Our Supreme Court has stated that this constitutional provision prohibits the Legislature from appropriating the public monies of the state to encourage private enterprises. Oxnard Beet Sugar Co. v. State, 73 Neb. 57, 105 N.W. 716 (1905). More recently, in State ex rel. Beck v. City of York, 164 Neb. 223, 82 N.W.2d 269 (1957), our Supreme Court stated:
It is clear that the framers of our Constitution had in mind a prohibition against giving or loaning the credit of the State or any subdivision thereof for a purely private purpose. This supports the fundamental principle that public moneys may not be used for private purposes ....
It is the plain intention of this provision [Article XIII, Section 3] that state government, including political subdivisions thereof, shall not extend credit in aid of private persons and private enterprises.
Id. at 225, 82 N.W.2d at 271. Under this case law, it is clear that state monies may not be appropriated to private persons for essentially private purposes. While LB 331 contains a recital of public purpose, it appears to us that a development gratuity paid by the state to a private person for the development of.a new product does entail the payment of state monies for a private purpose. Therefore, we feel that the development gratuity provisions in LB 331 are of suspect constitutional validity under Article XIII, Section 3 of the Nebraska Constitution.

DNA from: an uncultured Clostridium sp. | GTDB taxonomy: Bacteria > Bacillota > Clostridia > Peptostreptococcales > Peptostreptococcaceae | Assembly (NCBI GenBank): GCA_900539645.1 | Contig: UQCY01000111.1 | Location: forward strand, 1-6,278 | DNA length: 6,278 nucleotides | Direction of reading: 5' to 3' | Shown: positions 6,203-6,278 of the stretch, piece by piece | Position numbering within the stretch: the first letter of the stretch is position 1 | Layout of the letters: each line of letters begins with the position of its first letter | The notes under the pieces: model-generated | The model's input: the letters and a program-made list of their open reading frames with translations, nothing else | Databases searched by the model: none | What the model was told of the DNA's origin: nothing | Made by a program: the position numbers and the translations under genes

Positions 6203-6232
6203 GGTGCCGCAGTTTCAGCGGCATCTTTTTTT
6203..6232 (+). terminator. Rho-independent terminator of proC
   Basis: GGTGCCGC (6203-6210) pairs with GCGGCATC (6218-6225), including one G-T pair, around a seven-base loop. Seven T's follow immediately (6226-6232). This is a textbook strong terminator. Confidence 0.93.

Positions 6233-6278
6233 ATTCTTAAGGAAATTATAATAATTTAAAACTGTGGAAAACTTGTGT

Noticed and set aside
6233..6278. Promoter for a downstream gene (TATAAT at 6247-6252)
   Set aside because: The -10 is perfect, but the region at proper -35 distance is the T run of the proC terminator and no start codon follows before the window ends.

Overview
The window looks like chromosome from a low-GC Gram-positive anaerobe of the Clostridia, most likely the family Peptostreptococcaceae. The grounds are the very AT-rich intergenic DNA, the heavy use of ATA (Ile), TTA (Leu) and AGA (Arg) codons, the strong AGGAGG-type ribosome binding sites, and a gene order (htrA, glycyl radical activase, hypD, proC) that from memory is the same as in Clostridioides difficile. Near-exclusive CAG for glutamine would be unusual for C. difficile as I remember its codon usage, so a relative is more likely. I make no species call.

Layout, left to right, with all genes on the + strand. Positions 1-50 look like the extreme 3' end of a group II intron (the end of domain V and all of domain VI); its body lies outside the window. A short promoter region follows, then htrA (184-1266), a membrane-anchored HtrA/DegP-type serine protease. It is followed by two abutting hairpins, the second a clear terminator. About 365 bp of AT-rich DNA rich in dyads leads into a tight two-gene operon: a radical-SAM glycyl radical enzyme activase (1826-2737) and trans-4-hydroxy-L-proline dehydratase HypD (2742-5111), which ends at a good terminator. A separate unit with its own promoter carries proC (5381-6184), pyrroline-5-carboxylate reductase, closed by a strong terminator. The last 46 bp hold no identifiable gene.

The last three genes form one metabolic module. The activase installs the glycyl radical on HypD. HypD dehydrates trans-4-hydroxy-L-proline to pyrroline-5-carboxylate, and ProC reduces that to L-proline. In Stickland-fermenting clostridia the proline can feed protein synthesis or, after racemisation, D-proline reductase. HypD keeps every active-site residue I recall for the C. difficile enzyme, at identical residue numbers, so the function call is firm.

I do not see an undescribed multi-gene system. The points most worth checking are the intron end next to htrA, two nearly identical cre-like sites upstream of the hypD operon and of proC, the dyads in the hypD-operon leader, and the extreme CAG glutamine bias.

We are aware that recent cases have evidenced a more liberal interpretation of the public purpose doctrine in relation to the expenditure of state monies, and have indicated that the purpose involved in the use of state funds controls over the entity selected for receipt of those funds. United Community Services v. Omaha National Bank, 162 Neb. 786, 77 N.W.2d 576 (1956), State ex rel. Douglas v. Nebraska Mortgage Finance Fund, 204 Neb. 445, 283 N.W.2d 12 (1979), State ex rel. Douglas v. Thone, 204 Neb. 836, 286 N.W.2d 249 (1979). However, we feel that these cases are distinguishable from the current situation, and, in any event, the facts presented by LB 331 are on point with the Oxnard case, supra. In the Oxnard case, the state appropriated public funds as a bounty to encourage private corporations to increase the production of sugar and chicory. Our Supreme Court found this expenditure of public funds to be unconstitutional.
We note one further concern in relation to part C of your letter of April 14th. In previous opinions, we have stated that substantive legislative provisions should not be included in the same bill along with appropriation legislation. See Report of the Attorney General, 1975-1976, No. 215 at p. 296, and Report of the Attorney General, 1977-1978, No. 241 at p. 368. Our concern in this regard is that the various constitutional provisions relating to
"appropriation bills indicate that appropriation bills must be restricted to making appropriations only and should not enact substantive legislation. If LB 331 is read to make
a specific appropriation to the Nebraska Gasohol Committee in addition to its substantive legislative provisions, it could well be of suspect constitutional validity for that reason.
PAUL L. DOUGLAS